Office Issues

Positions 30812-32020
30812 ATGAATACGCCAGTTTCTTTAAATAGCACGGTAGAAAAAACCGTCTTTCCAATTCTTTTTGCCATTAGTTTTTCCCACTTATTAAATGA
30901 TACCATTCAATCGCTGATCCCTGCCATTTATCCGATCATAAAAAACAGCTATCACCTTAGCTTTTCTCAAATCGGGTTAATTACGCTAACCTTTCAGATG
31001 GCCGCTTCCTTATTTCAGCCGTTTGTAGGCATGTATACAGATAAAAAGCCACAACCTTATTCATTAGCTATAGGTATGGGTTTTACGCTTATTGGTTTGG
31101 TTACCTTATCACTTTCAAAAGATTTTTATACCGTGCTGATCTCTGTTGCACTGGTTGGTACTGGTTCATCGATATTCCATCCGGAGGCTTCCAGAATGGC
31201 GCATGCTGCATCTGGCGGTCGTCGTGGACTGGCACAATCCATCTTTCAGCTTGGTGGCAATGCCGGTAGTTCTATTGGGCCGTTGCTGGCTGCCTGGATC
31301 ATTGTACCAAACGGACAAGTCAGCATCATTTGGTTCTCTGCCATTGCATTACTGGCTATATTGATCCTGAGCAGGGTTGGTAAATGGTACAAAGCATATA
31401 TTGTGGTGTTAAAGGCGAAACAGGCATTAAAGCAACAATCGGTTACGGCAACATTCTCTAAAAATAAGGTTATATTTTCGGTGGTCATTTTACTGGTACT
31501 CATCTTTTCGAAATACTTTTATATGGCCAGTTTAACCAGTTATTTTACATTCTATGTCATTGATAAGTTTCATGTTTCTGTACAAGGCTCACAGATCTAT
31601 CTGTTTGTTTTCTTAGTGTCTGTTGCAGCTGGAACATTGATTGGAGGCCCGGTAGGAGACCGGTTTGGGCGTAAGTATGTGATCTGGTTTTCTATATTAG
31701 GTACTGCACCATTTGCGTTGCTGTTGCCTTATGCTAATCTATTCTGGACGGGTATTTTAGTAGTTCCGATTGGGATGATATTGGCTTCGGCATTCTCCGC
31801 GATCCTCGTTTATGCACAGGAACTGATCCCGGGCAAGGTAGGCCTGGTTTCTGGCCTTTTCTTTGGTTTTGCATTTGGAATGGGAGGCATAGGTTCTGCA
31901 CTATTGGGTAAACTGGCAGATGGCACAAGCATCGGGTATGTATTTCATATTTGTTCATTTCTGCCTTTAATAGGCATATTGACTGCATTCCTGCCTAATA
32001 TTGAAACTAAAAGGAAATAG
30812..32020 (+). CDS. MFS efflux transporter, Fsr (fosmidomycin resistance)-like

When people say “a woman’s work is never done,” they’re not talking about paid employment. A study released last month by the U.S. General Accounting Office, an arm of Congress, finds that male workers are more likely than their female counterparts to work full-time (88 percent vs. 67 percent). The chart here further details the male skew of the workforce, based on data from 2000. But even when these and other quantitative differences are taken into account, women’s earnings are 20 percent lower than men’s. The report notes that the statistical model can’t tell us the extent to which “women trade off advancement or higher earnings for a job that offers flexibility to manage work and family responsibilities.” Nor, given such variables, can it tell us the extent to which sexism depresses their earnings.